Few people can say that they put much thought into what happens after they flush their toilet. But a few years ago, Stella Bowles learned about something called a straight pipe. Ever since then, she has been using her voice (and science) to help make Nova Scotia’s LaHave River healthier.
There are sewage treatment plants nearby, but straight pipes takes sewage directly from a toilet to a body of water, bypassing any treatment to remove fecal matter (a fancy term for ‘poop’). Stella learned that without any sewage treatment, the water in LaHave River, which is located in front of her home, becomes too unhealthy for swimming. “I found out about straight pipes and was very upset,” Stella says about the 600 or so straight pipes that deposit raw sewage directly into the river. “I am very sad that I can’t swim in my river.”
Stella immediately started asking many important questions about straight pipes in her community. “Why are the straight pipes allowed if they are illegal? How polluted is our river with poop? Do people know there are straight pipes in the LaHave River?”
These questions prompted Stella to do some investigating of her own. For a science fair project, Stella tested water samples from the river, and the results showed high levels of fecal contamination. “I felt like I had to let people know,” Stella says on her website.
Stella could not understand why these archaic, illegal straight pipes were still in place. She has since contacted Nova Scotia’s Minister of Environment and Premier to let the government know that she’s aware of the problem and will continue to fight until straight pipes stop sending raw sewage into the river.
“It’s strange to me that a permit is given to illegal straight pipe houses. I know I am a kid and it is all very complicated and involves money, but really when a house is sold, it would make sense to fix the illegal straight pipe at that time,” Stella writes in a letter to her Premier. “I really want to see a straight pipe free Nova Scotia someday. It is already long overdue.”
These days, Stella is continuing her work with the LaHave River by contacting members of her local and the federal government. She is also working on another science fair project named ‘Oh poop! It’s worse than I thought!’ where she integrates other factors such as farmland runoff into the initiative.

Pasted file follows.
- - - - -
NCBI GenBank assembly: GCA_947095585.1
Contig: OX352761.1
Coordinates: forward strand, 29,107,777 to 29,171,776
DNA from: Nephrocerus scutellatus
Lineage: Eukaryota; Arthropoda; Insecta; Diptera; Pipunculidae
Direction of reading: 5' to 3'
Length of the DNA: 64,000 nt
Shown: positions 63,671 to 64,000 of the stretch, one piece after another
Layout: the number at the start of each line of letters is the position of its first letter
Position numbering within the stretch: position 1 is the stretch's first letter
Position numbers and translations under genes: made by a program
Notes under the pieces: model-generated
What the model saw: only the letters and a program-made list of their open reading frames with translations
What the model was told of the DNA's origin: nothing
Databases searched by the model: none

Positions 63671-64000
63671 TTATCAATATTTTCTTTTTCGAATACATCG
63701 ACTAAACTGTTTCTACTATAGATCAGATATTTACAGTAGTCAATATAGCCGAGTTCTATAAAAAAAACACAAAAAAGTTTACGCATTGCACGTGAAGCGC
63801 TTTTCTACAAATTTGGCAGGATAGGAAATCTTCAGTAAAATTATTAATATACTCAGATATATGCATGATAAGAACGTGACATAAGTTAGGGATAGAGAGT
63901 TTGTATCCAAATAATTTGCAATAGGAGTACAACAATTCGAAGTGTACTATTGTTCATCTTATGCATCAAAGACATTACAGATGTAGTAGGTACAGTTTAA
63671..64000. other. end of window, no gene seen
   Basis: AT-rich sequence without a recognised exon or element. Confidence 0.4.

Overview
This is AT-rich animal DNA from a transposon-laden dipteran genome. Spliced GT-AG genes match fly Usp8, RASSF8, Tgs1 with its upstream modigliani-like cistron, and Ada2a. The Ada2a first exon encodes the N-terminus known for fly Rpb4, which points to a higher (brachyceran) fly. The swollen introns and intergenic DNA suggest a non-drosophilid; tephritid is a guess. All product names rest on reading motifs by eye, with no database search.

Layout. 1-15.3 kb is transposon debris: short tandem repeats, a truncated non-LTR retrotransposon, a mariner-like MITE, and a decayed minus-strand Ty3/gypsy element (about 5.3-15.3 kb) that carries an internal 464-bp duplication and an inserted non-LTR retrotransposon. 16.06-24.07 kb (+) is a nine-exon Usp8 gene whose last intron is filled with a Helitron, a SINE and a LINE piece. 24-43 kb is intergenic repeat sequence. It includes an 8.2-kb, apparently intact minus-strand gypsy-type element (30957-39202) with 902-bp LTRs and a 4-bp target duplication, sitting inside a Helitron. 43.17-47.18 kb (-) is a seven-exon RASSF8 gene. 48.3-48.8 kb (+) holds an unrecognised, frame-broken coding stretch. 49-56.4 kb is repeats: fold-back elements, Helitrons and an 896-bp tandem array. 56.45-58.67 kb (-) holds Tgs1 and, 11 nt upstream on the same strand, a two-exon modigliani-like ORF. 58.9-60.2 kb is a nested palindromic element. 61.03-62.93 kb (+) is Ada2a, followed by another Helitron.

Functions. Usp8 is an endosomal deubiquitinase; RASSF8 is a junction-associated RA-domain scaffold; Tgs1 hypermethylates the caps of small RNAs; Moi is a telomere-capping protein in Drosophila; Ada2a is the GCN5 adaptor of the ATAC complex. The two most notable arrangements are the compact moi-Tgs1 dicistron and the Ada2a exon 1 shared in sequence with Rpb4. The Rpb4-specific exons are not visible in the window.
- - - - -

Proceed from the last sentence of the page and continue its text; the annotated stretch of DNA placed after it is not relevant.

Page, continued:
Stella reflects on her learning experiences starting from the day she learned about straight pipes. “Overall, I have learned that I can make a difference. I learned the power of social media… I have learned so much science. I have learned about government and I have met so many cool people.”
Through a combination of science and advocacy, Stella embarks on creating positive environmental changes, and encourages all young people to do the same. She has remained motivated in overcoming the icky-ness factor of this ‘stinky matter’ in order to make the LaHave River a cleaner, safer and more enjoyable place to be.
With the Bluenose Coastal Action Foundation, Stella will be presenting her fecal contamination research at both the Canadian Network for Environmental Education and Communication in May 2017. She’ll also present at the Canada-Wide Science Fair in Regina this year.
Stella is organizing a leadership workshop with Coastal Action with the goal of inspiring youth to participate in environmental science initiatives.
In 2016, Stella had the opportunity to meet and speak with Prime Minister Justin Trudeau about her work – showing that leaders are listening to her message.
This article was sponsored by Bluenose Coastal Action Foundation. Here’s what they have to say about Stella:
Bluenose Coastal Action Foundation wants to congratulate Stella Bowles for this well-deserved award. We are inspired by the work you are doing in our community to raise awareness about the contamination of the Lahave River. We look forward to continuing to work with you on this project, and others!
Support The Starfish Canada's Top 25 Environmentalists Under 25 program and help these environmental champions get the recognition they deserve.